Arduino + PWM + Sabertooth 2X25


I'm trying to control two DC motors with an Arduino. I'm using Sabertooth 2X25 motor driver with 12V battery. While reading Sabertooth data sheet, I came across this explanation on page 11: If you are using a filtered PWM signal from a microcontroller to generate the analog voltage, an R/C filter with component values 10k ohms and at least .1uf is recommended as shown in Figure 4.1. Using a larger value filter capacitor such as 1uf or 10uf will result in smoother motor operation, at a cost of slower transient response. A PWM frequency higher than 1000Hz is recommended.

Can please someone help to explain this? I'm a programmer, not an electrical engineer so I don't know what's this all about-


Figure 4.1 seems pretty straightforward. Are you confused by those connections? (asking honestly)

When the PWM output on your Arduino is pulsing the signal, the capacitor is storing some of that current during the "on" times and then releasing it during the "off" times. This helps smooth out the voltage from 5V / 0V to something more in-between. The resistor is there to limit the current from the Arduino pin to stop it from flooding the cap during the "on" times.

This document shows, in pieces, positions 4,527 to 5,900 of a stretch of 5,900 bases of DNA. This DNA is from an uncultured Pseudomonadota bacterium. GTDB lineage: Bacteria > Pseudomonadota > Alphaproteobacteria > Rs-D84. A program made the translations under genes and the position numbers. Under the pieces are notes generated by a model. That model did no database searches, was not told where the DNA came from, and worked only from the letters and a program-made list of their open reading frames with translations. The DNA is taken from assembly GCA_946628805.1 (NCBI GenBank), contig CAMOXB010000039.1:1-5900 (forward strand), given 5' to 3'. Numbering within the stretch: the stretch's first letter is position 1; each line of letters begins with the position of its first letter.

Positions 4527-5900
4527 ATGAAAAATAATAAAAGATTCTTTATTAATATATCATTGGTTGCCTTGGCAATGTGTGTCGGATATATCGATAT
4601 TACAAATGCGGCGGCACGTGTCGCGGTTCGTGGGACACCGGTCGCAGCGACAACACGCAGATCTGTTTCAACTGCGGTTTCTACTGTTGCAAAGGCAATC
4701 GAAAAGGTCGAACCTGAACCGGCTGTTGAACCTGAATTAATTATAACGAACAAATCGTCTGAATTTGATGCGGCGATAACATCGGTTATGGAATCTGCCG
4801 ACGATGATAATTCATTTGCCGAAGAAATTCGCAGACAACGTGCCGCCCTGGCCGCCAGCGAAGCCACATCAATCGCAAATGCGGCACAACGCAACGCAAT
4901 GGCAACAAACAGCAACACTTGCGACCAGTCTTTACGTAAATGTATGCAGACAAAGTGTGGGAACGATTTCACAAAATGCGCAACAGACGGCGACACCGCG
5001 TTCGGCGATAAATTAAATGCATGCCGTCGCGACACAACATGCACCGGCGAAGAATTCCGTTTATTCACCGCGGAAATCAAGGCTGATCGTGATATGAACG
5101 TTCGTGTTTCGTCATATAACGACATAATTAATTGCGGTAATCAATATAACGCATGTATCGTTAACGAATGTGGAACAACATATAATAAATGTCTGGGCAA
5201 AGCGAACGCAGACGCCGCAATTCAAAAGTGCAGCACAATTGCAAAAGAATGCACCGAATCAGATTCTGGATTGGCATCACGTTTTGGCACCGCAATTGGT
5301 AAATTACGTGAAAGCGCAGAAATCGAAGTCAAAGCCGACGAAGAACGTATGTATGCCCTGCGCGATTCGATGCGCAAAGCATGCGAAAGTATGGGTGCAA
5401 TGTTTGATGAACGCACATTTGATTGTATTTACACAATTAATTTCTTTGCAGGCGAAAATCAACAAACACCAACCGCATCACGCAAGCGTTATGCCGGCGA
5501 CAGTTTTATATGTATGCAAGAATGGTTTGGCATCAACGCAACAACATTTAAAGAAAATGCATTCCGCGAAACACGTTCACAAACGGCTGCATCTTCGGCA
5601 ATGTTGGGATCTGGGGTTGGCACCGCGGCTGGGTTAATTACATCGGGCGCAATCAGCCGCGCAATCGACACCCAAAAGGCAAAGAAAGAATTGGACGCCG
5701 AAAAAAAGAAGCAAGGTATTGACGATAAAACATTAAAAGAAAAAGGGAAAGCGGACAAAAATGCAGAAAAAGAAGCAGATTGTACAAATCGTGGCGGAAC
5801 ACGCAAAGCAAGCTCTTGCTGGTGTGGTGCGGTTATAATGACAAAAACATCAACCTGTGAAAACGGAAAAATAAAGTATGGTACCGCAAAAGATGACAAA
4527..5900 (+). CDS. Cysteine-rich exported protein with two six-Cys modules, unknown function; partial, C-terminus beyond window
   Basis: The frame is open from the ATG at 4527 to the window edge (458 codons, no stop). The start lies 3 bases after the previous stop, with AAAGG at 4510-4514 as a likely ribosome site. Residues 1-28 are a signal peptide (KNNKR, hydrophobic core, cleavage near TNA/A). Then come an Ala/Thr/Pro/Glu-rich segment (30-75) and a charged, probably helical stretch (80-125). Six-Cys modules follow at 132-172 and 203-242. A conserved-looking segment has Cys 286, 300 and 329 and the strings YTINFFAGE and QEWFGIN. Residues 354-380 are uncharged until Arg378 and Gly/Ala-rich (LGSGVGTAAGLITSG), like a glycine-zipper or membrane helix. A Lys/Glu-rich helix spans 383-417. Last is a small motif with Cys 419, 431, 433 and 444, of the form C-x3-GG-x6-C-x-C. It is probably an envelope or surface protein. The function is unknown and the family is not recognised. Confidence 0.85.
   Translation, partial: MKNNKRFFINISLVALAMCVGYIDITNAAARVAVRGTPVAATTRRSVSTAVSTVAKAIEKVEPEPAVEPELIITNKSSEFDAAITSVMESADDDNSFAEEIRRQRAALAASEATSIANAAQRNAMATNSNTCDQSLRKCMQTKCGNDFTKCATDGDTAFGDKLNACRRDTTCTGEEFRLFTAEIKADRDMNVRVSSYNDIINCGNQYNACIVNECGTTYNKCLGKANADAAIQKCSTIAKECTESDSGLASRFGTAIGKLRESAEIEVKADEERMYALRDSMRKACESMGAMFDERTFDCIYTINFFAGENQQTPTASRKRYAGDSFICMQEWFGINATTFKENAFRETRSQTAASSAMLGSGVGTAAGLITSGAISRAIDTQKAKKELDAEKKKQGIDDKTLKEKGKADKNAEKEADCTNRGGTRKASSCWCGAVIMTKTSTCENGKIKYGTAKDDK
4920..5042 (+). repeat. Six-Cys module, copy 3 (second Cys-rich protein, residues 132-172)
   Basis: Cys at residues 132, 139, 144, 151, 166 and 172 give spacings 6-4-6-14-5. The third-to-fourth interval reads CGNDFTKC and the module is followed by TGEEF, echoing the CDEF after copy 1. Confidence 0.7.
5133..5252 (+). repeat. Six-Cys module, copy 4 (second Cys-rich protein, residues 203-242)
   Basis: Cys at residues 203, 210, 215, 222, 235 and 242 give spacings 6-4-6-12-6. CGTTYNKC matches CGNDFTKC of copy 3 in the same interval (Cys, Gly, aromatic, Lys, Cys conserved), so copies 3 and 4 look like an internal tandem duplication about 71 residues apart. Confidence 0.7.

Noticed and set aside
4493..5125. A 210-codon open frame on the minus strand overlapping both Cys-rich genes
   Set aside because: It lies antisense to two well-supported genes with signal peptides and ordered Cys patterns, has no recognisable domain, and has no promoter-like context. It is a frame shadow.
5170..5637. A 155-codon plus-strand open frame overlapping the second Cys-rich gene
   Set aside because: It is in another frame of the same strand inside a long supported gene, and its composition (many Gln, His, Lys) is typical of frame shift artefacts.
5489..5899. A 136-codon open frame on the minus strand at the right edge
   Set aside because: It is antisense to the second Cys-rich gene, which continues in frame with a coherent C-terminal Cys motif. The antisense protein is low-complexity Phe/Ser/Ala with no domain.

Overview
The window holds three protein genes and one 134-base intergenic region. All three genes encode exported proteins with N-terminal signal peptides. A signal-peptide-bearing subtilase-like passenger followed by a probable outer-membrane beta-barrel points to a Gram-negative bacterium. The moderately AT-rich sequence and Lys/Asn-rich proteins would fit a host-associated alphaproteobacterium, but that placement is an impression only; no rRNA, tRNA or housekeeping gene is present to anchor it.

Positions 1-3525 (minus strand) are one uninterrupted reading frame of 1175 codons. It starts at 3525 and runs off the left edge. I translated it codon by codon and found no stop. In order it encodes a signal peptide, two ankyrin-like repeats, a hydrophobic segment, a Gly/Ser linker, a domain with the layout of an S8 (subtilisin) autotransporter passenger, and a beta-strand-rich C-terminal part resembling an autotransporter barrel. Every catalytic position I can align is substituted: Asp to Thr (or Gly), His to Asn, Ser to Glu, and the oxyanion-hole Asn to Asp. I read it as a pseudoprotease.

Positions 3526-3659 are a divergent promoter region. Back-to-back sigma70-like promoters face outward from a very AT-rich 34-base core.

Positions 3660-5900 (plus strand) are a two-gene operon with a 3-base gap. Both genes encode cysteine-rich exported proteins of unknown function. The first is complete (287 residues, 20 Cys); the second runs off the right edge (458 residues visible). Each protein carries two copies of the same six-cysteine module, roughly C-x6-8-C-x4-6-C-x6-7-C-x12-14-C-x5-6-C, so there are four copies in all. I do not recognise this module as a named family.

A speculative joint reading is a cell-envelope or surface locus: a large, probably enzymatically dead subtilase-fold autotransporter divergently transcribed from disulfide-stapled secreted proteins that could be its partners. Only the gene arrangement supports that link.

Stick with the 10K resistor and .1uF cap (a ceramic cap is fine) as recommended. This is one of those times when you need an oscilloscope in order to do a better job of tweaking the values.

Isn't it easier to use the 'R/C' inputs, and treat it as a pair of servos?

@Chagrin, yes I was a bit confused by those connections. Now that you explained is a lot much clearer to me. Thank you. But what about recommended 1000Hz PWM signal for Sabertooth? As far as I know Arduino's PWM is only about 500Hz?

@dxw00d, I haven't tried to control it as servos. You think this is better?

Thank you for your replies.


I don't know if it is better, but I would think it would be easier.

danijels: @dxw00d, I haven't tried to control it as servos. You think this is better?

I use RC method to drive my Sabertooth 2x5 with my Arduino and it works perfectly. No additional hardware required and the Servo library makes it easy to control motor speed.

I did try the analog method once just for the challenge, and with the Arduino's PWM frequency, the performance was very subpar. With the recommended filtering, I could still see a high frequency fluctuation in the motor drive. With more filtering, I got smooth motor drive, but noticeably more sluggish response to changes in voltage/speed. There may have been a sweet spot filtering setup that worked well, but the RC method just works, period.